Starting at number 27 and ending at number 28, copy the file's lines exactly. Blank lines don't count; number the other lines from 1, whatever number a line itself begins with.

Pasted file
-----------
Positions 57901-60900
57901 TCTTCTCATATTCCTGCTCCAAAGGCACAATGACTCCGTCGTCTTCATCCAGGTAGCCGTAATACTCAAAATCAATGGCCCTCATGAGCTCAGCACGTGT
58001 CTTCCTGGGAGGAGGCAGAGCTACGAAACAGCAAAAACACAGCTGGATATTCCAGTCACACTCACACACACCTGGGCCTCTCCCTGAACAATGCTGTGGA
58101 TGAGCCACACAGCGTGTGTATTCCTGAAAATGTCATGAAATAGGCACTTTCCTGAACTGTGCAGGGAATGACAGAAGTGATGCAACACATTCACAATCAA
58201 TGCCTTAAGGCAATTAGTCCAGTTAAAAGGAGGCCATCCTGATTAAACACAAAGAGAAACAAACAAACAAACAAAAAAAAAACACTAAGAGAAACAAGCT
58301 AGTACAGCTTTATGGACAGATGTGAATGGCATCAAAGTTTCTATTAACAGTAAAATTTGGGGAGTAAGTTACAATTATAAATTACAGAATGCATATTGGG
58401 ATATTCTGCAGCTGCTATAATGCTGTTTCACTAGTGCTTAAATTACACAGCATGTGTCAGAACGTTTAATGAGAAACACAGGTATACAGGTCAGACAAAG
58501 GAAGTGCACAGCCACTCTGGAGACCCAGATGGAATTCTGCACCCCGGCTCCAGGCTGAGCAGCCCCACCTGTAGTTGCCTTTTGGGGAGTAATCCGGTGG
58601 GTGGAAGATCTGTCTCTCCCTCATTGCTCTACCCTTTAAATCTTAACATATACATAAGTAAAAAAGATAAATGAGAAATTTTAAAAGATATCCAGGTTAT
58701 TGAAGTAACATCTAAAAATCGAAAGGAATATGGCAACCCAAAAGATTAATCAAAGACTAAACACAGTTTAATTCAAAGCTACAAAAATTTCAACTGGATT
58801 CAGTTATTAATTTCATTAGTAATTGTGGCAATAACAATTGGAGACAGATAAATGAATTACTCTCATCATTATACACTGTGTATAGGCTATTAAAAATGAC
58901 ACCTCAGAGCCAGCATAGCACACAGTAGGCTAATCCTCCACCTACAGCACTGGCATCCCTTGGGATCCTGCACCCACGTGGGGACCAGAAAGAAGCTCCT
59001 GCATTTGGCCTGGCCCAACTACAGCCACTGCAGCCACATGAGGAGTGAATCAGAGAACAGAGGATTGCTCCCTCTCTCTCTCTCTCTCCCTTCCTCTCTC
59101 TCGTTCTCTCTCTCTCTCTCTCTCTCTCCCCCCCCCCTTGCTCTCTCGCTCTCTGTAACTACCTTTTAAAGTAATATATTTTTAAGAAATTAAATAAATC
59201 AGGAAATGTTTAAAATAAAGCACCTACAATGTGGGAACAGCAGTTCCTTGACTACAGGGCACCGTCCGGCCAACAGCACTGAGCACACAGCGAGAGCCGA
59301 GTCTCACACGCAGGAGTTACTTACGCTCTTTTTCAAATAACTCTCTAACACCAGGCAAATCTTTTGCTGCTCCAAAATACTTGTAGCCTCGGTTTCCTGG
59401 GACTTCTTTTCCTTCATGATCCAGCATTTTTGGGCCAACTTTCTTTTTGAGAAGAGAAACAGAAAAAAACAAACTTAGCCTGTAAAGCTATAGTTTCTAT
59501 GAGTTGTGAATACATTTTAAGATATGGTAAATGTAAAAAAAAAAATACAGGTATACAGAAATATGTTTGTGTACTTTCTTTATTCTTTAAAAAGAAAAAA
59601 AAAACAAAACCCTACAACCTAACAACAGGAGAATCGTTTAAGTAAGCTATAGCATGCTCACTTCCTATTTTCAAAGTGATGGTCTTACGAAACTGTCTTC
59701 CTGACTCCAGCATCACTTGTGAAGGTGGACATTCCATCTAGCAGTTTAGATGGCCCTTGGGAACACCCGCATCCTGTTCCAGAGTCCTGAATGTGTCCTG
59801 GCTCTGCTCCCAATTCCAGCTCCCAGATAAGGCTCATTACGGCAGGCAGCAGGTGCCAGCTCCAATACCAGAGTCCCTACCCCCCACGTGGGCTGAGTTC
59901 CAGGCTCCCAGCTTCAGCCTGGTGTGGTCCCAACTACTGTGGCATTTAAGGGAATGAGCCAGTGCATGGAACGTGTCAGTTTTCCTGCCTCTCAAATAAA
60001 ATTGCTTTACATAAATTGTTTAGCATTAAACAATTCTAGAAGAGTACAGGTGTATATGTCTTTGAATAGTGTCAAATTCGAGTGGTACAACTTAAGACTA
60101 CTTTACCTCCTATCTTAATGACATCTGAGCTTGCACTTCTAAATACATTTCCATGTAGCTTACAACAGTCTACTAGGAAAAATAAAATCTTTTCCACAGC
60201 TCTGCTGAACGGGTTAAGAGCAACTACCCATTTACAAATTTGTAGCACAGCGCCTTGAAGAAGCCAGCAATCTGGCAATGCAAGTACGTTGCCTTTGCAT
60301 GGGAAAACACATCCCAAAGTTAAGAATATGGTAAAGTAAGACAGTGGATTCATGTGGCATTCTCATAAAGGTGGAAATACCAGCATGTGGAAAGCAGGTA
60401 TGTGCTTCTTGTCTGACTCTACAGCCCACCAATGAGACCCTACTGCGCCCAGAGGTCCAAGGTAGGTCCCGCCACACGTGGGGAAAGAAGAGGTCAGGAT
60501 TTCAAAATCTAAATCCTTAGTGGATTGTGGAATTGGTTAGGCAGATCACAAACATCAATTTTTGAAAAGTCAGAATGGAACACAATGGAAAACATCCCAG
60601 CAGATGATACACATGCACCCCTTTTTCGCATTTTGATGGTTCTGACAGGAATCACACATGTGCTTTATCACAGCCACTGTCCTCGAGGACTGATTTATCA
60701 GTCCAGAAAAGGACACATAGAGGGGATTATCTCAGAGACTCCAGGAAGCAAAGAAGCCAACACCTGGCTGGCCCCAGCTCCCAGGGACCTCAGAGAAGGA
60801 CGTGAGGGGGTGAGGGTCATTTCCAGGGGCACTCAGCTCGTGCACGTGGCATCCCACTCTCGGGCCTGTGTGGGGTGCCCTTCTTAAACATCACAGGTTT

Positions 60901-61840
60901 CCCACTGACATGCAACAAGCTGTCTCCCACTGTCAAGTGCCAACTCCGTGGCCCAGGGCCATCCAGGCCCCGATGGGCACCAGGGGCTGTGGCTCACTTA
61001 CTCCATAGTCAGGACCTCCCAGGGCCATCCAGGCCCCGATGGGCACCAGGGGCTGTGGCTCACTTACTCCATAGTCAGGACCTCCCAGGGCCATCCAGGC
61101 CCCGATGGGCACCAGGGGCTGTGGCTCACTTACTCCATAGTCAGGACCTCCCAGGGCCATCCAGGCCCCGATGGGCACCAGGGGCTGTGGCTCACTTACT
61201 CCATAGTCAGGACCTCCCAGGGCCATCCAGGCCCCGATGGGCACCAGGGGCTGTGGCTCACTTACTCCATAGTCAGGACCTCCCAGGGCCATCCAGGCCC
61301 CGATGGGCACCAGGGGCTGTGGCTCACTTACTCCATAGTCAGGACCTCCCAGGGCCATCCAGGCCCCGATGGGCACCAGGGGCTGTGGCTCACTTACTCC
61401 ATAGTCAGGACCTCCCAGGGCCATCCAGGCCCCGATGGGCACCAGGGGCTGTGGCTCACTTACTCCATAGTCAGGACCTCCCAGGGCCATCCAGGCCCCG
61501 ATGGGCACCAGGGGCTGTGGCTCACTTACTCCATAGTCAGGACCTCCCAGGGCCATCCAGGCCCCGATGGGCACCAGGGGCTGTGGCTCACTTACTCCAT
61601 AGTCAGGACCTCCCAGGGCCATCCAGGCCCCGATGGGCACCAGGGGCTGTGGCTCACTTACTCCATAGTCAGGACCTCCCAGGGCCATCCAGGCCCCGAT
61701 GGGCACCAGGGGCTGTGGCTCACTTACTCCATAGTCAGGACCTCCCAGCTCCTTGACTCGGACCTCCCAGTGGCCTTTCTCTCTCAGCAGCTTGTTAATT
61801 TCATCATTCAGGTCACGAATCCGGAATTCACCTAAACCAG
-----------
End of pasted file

60401 TGTGCTTCTTGTCTGACTCTACAGCCCACCAATGAGACCCTACTGCGCCCAGAGGTCCAAGGTAGGTCCCGCCACACGTGGGGAAAGAAGAGGTCAGGAT
60501 TTCAAAATCTAAATCCTTAGTGGATTGTGGAATTGGTTAGGCAGATCACAAACATCAATTTTTGAAAAGTCAGAATGGAACACAATGGAAAACATCCCAG